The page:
Her guitar is a Shankar

Kamala Shankar  

Dr. Kamala Shankar merits special acclaim for being India’s first female classical guitarist. Born in Thanjavur, Shankar later moved to Varanasi, where she currently resides and trains students in the guru-shishya parampara at her Shankara Arts Foundation. She was awarded a Doctorate by the Benaras Hindu University for her work on the Hawaiian guitar, first of its kind in her domain. Founder of the Shankar Guitar, Dr. Shankar’s recitals are featured regularly on All India Radio and Doordarshan. She has also represented India abroad at various noted music festivals and conferences.

Excerpts from an interview -

How did you choose the classical guitar?

I started learning vocal music from my mother when I was about four years old and followed it with extensive training under the able guidance of Pt. Amarnath Mishra of the Benaras Gharana. When I was 12, I started learning the Hawaiian guitar from Shivnath Bhattacharya of Varanasi. That proved to be the turning point of my life. Besides Kolkata, Varanasi was the only place where Rabindra Sangeet and classical music were practised and rendered with great dexterity on the Hawaiian guitar. So, it was a popular instrument and I used to watch people carrying it all over and playing music. I think that created a significant impression and interest to explore the musical possibilities of this instrument.

You were born in Thanjavur and came to Varanasi later. What were the reasons to choose Hindustani music over Carnatic?

My grandfather came to Varanasi and settled here in 1920. My father and his siblings were born and brought up here. My mother hails from Asansol in West Bengal. Though we are South Indian Aiyyars Thanjavur, we are temperamentally more North Indian. After retirement my grandfather shifted to Thanjavur and that is how I was born there. My mother learnt Carnatic music but I grew up in Varanasi. How can you escape Hindustani music here? Thus, I was always more inclined towards Hindustani owing to my location and the immediate musical environment that enveloped me.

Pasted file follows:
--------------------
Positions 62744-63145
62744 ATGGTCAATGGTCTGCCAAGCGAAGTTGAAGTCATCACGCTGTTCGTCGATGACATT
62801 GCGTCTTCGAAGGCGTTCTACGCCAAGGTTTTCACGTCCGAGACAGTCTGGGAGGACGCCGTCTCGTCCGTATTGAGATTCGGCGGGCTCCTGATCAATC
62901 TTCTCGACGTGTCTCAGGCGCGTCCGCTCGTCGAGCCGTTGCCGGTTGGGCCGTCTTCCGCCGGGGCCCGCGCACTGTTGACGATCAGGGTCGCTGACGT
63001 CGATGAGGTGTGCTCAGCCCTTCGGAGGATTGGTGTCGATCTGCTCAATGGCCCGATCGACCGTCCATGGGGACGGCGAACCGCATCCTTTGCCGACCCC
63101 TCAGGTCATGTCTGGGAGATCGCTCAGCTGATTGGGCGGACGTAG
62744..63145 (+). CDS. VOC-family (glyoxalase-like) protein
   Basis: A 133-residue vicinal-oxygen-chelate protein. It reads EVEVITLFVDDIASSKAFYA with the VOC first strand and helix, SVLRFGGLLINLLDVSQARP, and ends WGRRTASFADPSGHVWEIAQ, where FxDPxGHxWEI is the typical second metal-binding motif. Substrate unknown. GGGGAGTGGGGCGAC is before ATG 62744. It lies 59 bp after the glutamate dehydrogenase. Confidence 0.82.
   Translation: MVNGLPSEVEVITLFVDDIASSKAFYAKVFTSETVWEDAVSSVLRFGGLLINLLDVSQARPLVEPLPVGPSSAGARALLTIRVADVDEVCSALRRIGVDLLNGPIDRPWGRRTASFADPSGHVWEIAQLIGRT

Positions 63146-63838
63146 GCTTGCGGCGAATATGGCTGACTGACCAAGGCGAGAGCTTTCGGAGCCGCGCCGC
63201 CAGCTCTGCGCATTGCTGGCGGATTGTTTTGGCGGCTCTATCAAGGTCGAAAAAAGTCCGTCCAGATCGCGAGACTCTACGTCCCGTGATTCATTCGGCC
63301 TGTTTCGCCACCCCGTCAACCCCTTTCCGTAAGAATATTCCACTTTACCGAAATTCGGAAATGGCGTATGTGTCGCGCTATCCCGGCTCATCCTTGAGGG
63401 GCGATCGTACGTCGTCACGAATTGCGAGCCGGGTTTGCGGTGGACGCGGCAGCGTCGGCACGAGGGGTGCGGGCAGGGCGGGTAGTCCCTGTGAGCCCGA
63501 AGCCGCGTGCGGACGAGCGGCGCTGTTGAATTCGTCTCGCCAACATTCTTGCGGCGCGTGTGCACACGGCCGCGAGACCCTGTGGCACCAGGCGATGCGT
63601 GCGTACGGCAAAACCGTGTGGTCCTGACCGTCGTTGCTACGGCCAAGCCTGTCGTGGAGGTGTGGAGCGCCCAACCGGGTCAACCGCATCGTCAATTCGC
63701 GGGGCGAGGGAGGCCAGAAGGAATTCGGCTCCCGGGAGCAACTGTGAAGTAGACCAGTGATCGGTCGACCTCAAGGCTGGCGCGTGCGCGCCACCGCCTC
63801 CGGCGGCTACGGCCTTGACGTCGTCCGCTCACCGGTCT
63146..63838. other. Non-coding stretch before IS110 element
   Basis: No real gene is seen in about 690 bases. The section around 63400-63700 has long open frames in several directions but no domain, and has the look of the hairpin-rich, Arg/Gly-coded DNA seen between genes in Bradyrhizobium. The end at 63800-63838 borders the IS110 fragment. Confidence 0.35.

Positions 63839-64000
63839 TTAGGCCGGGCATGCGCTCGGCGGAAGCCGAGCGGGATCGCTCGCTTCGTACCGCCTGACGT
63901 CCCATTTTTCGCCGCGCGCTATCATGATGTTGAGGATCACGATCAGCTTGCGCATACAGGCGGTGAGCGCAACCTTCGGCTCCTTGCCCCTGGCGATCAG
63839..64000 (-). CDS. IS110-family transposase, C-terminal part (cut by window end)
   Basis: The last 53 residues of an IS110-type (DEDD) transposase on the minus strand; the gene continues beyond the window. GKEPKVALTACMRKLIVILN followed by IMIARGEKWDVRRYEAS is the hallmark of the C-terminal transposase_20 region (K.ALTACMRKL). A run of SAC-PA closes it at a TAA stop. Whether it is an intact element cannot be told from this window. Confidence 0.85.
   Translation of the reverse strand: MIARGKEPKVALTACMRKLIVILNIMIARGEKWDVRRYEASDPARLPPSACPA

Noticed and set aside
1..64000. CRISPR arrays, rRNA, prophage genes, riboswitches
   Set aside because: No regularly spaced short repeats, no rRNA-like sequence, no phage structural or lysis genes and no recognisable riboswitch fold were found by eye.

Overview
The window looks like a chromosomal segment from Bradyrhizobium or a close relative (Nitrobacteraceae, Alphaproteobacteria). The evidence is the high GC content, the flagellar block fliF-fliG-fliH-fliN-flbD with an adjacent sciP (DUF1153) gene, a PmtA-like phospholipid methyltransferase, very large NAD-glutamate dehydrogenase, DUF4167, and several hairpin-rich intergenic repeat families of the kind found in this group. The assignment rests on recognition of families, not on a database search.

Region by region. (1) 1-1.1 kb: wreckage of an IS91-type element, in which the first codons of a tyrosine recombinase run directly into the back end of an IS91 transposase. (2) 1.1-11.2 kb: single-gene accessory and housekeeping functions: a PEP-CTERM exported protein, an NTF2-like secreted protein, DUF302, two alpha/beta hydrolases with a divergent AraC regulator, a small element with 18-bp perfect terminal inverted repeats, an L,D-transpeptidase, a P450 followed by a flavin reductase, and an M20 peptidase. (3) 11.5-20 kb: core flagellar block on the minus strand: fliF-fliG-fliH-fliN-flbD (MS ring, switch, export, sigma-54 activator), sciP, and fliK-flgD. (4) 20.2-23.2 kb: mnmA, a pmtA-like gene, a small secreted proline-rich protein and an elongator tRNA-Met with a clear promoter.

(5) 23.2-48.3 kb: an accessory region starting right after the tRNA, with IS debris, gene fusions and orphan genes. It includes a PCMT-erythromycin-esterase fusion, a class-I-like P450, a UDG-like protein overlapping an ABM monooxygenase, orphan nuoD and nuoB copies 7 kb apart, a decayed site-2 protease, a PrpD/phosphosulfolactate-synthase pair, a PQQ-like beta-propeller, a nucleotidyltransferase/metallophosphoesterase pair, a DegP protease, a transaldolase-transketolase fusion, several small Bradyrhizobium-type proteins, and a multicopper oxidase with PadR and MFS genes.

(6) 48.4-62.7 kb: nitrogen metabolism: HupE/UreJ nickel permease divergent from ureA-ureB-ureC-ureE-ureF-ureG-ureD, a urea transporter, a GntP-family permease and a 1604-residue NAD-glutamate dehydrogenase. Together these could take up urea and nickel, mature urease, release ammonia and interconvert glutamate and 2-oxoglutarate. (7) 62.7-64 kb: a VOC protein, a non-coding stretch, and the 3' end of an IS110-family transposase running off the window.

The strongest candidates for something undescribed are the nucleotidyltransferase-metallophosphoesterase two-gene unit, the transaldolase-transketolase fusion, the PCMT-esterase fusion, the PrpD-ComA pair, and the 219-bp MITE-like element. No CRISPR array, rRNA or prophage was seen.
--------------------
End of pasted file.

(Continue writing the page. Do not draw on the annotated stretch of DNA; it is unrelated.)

Do you think your location is a disadvantage?

No. On the contrary, this city has contributed tremendously to my musical growth. I never felt disadvantaged by staying in Varanasi. I lived in Delhi for 12 years and then shifted to Varanasi again. I think the city is most conducive to my music. Varanasi actively encourages the assimilation of cultures, classes and religion. There is music everywhere – vocal, instrumental or dance. And above all, it is the people who constitute a city. People here are essentially simple, warm and extremely giving and this quality has a direct bearing on my music. Talent and fame are indifferent to location.

We know of several classical guitarists such as Pt. Brijbhushan Kabra and Pt. Vishwa Mohan Bhat. What have you done to create an independent identity?

I play the ‘gayaki ang’ (vocal technique) on the Hawaiian guitar owing to my extensive training in vocal music. I have also innovated the standard Hawaiian guitar and named it as Shankar Guitar, the name derived from the reigning deity of Varanasi, Lord Shankar. This was made by the (late) Bishan Das Sharma of Rikhiram & Sons in New Delhi in 2001. The Shankar guitar has four main strings, three ‘chikari’ strings, eleven ‘sympathetic’ strings and no sound hole. This instrument has a hollow body with thicker sound board and bottom, including side walls of solid wood, compared to plywood in regular guitar. With this type of setting, the necessity of the hole on sound board is ruled out. Setting the instrument with a new system of brasing and sound post, has made it completely different in sound quality, giving even and long sustained sound on all strings.Also the sitting posture is more comfortable because of its flat base throughout. It’s strong, one piece structure, holds the tuning and is crack resistant to little jerks or mis-handling. Most important, I have been able to achieve the quintessential Indian touch in its tone, which our ears are so attuned to.

Does gender still matter in Indian classical music?

No. Not at all. I have never encountered any instance of gender bias.

Do you collaborate with other Indian artists?

I have played many jugalbandi concerts with artists such as Pt. Ronu Majumdar (flute), Jayanthi Kumaresh (veena) and Nandini Muthuswami (violin). I would definitely like to collaborate with different artists but without disturbing the essence of our traditional music. I think Coke Studio is a very good attempt at popularising classical music especially amongst the youth.


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Printable version | Dec 3, 2021 11:19:48 AM |

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